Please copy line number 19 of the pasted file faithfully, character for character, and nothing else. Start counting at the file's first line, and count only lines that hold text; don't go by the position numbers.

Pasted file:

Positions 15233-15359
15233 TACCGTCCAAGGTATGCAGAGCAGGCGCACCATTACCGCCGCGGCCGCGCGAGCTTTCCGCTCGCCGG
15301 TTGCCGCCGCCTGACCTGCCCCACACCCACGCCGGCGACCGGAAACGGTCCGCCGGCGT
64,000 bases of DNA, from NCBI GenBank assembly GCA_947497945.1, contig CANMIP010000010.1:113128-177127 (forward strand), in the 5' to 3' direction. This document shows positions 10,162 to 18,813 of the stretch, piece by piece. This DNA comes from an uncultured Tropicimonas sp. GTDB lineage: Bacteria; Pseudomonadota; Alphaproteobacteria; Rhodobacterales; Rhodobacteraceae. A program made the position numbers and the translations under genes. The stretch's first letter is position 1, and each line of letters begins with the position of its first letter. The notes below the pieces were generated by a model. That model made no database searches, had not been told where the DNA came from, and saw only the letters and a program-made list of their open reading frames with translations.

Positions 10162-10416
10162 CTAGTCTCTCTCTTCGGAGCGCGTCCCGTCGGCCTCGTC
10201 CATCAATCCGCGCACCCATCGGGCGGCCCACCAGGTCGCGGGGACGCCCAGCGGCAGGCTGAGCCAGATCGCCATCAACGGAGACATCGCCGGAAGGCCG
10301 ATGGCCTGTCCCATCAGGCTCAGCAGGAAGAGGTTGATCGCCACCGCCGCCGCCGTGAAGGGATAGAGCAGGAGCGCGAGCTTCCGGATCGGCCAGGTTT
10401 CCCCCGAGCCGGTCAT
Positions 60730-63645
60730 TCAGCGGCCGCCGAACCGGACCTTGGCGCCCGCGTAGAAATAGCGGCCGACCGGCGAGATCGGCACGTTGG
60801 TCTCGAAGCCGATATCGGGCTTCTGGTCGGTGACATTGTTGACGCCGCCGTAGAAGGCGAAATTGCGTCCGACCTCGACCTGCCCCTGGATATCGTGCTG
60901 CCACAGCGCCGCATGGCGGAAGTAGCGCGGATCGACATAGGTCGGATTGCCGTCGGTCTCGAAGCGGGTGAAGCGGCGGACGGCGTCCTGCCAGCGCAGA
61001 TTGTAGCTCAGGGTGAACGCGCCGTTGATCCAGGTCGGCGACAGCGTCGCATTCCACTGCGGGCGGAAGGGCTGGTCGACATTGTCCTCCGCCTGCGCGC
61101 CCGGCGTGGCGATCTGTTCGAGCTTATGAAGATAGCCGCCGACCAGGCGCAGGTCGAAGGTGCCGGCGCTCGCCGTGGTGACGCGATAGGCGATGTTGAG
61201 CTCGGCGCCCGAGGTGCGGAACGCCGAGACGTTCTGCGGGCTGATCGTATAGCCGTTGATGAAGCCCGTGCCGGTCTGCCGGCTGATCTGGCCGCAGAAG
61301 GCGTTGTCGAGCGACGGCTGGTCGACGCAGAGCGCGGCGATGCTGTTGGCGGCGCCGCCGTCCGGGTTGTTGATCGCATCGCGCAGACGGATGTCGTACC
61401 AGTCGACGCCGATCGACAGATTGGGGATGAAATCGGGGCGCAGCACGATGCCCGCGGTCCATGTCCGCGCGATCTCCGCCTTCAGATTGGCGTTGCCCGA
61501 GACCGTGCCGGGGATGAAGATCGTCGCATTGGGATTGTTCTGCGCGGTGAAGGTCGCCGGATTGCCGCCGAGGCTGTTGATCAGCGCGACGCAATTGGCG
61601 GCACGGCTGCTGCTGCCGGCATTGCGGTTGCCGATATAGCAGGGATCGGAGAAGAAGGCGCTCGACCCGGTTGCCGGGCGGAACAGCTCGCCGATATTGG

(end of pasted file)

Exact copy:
61501 GACCGTGCCGGGGATGAAGATCGTCGCATTGGGATTGTTCTGCGCGGTGAAGGTCGCCGGATTGCCGCCGAGGCTGTTGATCAGCGCGACGCAATTGGCG